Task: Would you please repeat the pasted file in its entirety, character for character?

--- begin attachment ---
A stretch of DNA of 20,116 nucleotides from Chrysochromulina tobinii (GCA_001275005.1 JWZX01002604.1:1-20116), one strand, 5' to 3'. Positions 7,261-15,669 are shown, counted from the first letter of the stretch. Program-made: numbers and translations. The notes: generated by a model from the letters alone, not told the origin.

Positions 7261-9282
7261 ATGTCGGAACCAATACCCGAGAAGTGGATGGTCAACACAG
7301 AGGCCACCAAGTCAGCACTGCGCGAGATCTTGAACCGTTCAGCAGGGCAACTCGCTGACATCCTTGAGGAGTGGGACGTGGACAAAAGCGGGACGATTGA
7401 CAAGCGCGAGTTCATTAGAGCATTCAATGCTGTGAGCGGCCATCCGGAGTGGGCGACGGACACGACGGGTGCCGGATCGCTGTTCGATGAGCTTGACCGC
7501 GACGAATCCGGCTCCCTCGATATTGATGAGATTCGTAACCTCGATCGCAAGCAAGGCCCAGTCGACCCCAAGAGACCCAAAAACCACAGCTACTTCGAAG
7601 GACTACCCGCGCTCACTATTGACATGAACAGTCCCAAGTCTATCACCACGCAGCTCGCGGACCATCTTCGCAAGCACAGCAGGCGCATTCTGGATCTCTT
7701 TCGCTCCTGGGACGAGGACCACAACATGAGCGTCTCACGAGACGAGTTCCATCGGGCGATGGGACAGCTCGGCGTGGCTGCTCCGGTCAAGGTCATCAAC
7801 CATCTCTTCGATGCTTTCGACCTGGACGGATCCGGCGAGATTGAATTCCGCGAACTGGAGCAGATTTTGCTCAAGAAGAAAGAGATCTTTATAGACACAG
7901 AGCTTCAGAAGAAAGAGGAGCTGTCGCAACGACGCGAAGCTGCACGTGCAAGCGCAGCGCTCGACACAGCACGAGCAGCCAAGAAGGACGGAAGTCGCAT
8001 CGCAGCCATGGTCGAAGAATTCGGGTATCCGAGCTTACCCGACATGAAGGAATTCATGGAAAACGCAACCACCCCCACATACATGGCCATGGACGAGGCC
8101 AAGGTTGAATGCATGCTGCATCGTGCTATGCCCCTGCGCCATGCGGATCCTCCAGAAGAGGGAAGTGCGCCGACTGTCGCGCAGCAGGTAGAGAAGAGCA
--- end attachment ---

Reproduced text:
A stretch of DNA of 20,116 nucleotides from Chrysochromulina tobinii (GCA_001275005.1 JWZX01002604.1:1-20116), one strand, 5' to 3'. Positions 7,261-15,669 are shown, counted from the first letter of the stretch. Program-made: numbers and translations. The notes: generated by a model from the letters alone, not told the origin.

Positions 7261-9282
7261 ATGTCGGAACCAATACCCGAGAAGTGGATGGTCAACACAG
7301 AGGCCACCAAGTCAGCACTGCGCGAGATCTTGAACCGTTCAGCAGGGCAACTCGCTGACATCCTTGAGGAGTGGGACGTGGACAAAAGCGGGACGATTGA
7401 CAAGCGCGAGTTCATTAGAGCATTCAATGCTGTGAGCGGCCATCCGGAGTGGGCGACGGACACGACGGGTGCCGGATCGCTGTTCGATGAGCTTGACCGC
7501 GACGAATCCGGCTCCCTCGATATTGATGAGATTCGTAACCTCGATCGCAAGCAAGGCCCAGTCGACCCCAAGAGACCCAAAAACCACAGCTACTTCGAAG
7601 GACTACCCGCGCTCACTATTGACATGAACAGTCCCAAGTCTATCACCACGCAGCTCGCGGACCATCTTCGCAAGCACAGCAGGCGCATTCTGGATCTCTT
7701 TCGCTCCTGGGACGAGGACCACAACATGAGCGTCTCACGAGACGAGTTCCATCGGGCGATGGGACAGCTCGGCGTGGCTGCTCCGGTCAAGGTCATCAAC
7801 CATCTCTTCGATGCTTTCGACCTGGACGGATCCGGCGAGATTGAATTCCGCGAACTGGAGCAGATTTTGCTCAAGAAGAAAGAGATCTTTATAGACACAG
7901 AGCTTCAGAAGAAAGAGGAGCTGTCGCAACGACGCGAAGCTGCACGTGCAAGCGCAGCGCTCGACACAGCACGAGCAGCCAAGAAGGACGGAAGTCGCAT
8001 CGCAGCCATGGTCGAAGAATTCGGGTATCCGAGCTTACCCGACATGAAGGAATTCATGGAAAACGCAACCACCCCCACATACATGGCCATGGACGAGGCC
8101 AAGGTTGAATGCATGCTGCATCGTGCTATGCCCCTGCGCCATGCGGATCCTCCAGAAGAGGGAAGTGCGCCGACTGTCGCGCAGCAGGTAGAGAAGAGCA